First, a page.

But his editorial and commercial images are just the tip of the iceberg for his prolific personal work. “Make Believe” includes abandoned gas stations influenced by Edward Hopper, highly saturated still spirits based on Dutch “Vanitas” paintings, and Georgia O-Keeffe’s scaled back compositions of tropical flowers that go big. Although he has always incorporated the environment into his work, his reverence for the natural world has become a mainstay of modern images.
“My Own Marilyn” (2002, New York) attributed to him: David LaChapelle/Photographica New York
“My Own Liz” (2002, New York) attributed to him: David LaChapelle/Photographica New York
“I love the solitude of nature,” he said, “and the peace it brings to me—I feel closer to God.” “Then in the meantime, I love the glamor and pop stars in this whole thing too. And I think it’s possible to enjoy both, and be inspired by both.”
LaChapelle worked on this balance in his personal life as well, leaving Los Angeles to live on a self-contained farm in East Maui. “I’ve never wanted to portray another pop star – I was tortured by them,” he told The Guardian in 2017, but chose to shoot selectively rather than abandon this aspect of his career altogether. In recent years, he has photographed celebrities including Dua Lipa, Lizo, and Kim Kardashian.
“I wanted balance in my life,” he said. “I can pick the jobs I want to take on and then the rest of the time…just nurture friendships and make up for those lost years that I didn’t develop in other areas.”
“Doja Cat; Gone With the Wind” (2021, Los Angeles) attributed to him: David LaChapelle/Photographica New York
“There was a time in my life that I was a workaholic, which is similar to being a drug addict because it’s a bit stunted,” he said. “Yeah, you have this great career, but you haven’t developed your relationship skills to where they need to be. I’m going to be in a relationship, and in the middle of trouble I’m going to be on the plane. I’m like, ‘Oh, she’s going to work out herself.’ And that’s not how relationships work. If You want to work, you have to work it out, talk about it and be present and be there.”
Transformation in the world
“Art has always been a reflection of the time we live in,” he said, referring to the 1960s protest songs that served as “soundtracks” for a turbulent period of war and activism. “We don’t have the spirit of the age – where’s the music? Where’s the art?”
LaChapelle compares the afflictions of our time to autoimmune infections like AIDS on a global scale, calling it “the breakdown of the immune system on the planet.”
“Earth Laughs in Flowers; Wilting-Gossip” (2008-2011, Los Angeles) attributed to him: David LaChapelle/Photographica New York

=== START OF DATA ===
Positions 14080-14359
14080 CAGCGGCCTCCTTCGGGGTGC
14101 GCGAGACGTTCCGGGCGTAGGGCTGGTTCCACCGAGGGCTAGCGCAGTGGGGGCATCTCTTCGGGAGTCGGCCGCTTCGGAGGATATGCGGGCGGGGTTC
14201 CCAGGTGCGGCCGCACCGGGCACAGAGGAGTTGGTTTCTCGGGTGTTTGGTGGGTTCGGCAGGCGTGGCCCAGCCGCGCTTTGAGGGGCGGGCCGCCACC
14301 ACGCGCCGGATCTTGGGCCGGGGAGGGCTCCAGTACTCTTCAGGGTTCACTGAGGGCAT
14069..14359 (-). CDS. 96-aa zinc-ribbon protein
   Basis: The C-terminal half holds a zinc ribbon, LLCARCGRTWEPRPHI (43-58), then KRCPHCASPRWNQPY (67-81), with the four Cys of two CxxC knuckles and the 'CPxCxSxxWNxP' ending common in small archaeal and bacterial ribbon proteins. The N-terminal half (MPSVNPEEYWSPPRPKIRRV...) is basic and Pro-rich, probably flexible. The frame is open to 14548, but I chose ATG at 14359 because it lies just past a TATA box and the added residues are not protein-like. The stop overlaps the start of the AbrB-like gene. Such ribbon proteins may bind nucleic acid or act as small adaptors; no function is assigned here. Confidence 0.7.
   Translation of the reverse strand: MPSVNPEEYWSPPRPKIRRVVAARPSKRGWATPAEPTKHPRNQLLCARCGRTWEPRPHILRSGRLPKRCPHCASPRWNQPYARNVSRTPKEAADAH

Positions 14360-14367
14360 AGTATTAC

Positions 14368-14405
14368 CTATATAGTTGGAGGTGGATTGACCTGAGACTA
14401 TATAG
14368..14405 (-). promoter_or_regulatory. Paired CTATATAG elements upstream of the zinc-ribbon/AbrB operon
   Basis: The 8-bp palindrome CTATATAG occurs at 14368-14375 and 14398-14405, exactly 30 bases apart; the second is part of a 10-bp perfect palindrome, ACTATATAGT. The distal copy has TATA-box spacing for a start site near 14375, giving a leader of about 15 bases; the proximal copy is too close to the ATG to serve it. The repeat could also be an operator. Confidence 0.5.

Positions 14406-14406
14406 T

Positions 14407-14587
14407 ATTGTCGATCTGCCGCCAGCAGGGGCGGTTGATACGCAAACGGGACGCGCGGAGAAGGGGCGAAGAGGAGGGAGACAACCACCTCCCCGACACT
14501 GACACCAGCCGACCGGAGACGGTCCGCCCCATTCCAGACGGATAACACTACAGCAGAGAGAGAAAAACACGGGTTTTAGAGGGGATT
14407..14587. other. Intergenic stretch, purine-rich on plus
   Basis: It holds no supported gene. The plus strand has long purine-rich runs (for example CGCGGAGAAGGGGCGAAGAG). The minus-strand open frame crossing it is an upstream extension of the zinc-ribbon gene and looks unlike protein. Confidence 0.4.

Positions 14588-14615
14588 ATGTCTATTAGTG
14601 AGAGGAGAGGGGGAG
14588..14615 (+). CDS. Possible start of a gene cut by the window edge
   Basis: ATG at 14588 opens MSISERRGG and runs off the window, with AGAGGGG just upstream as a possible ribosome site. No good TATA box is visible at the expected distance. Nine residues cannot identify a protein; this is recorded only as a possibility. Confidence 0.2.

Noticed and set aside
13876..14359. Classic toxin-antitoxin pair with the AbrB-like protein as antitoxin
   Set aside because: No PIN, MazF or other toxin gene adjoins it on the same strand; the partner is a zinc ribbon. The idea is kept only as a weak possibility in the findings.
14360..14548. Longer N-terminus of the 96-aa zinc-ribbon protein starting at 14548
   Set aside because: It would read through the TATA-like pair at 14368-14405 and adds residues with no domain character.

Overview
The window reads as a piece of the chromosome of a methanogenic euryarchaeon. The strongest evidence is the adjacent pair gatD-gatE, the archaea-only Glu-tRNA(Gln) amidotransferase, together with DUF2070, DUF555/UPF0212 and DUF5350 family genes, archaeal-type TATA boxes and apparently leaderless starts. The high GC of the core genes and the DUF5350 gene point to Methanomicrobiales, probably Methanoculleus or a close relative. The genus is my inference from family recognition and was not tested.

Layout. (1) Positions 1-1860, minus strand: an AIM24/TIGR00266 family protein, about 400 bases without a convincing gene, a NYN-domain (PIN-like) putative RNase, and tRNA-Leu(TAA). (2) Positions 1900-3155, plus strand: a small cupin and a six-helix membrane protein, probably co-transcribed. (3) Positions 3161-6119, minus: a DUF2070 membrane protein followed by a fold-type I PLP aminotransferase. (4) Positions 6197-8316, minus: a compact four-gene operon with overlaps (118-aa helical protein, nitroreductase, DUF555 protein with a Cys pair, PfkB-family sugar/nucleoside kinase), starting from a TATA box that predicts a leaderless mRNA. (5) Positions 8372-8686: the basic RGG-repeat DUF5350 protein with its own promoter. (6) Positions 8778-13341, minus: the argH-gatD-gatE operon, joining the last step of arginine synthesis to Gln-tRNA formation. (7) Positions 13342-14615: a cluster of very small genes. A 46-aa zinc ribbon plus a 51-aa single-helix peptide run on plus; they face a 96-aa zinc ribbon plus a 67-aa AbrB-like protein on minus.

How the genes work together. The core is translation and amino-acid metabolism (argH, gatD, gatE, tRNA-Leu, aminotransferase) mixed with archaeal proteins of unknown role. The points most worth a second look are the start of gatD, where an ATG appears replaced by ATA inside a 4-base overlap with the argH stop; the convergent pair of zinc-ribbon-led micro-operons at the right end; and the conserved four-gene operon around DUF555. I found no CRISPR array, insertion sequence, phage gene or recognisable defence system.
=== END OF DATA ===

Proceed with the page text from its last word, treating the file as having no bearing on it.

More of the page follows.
“I think that’s why a lot of people quit their jobs, and I don’t think it was just covid or getting a check,” he said. “I really think people feel like something is different in the world, and they don’t want to do work that doesn’t mean anything.”
Already in 2006, LaChapelle was thinking about major upheavals of catastrophic proportions. He made the massive Sistine Chapel-inspired photomontage “The Flood” next, showing a crowd of nude characters in distress as torrential waters threaten to wash them away in Las Vegas. But during the “Make Believe” press presentation, the artist recounted how a visitor to the show told him years ago that he believed everyone’s arms extended to take things for themselves in the last moments of their lives. LaChapelle, a believer in society, meant the opposite.
“It is humanity at its best,” he explained in front of the artwork. “When I did it, it was really about extending all hands and helping each other, even though they know it’s over, that this may be removed – the end is near. So it’s really the idea that people love each other, even at the end of time” .
“Jonathan’s spirit was intertwined with David’s and Jonathan loved him as his soul” (2021, Los Angeles) attributed to him: David LaChapelle/Photographica New York
Archangel Michael; and no message could have been clearer (2009, Hawaii) attributed to him: David LaChapelle/Photographica New York
For him, he also found solace in human contact even when the world felt miserable and on the verge of collapse.
“I have a good friend who is here and we laugh and swim when we’re together,” he said over the phone. “I do my job, go swimming every day – and that brings me joy, clean water, fresh air. These things we have always considered the true luxuries in life.”
When LaChapelle returned from a flight earlier this summer, he was greeted with a Maui brown he wasn’t used to when the plane landed. But on the other side of the island, where it had rained recently, he saw life renewed.
“I went to Hana, on the east side where I live,” he said, “and everything was new.” “Just three months of rain brought everything back to life – there was healing power.”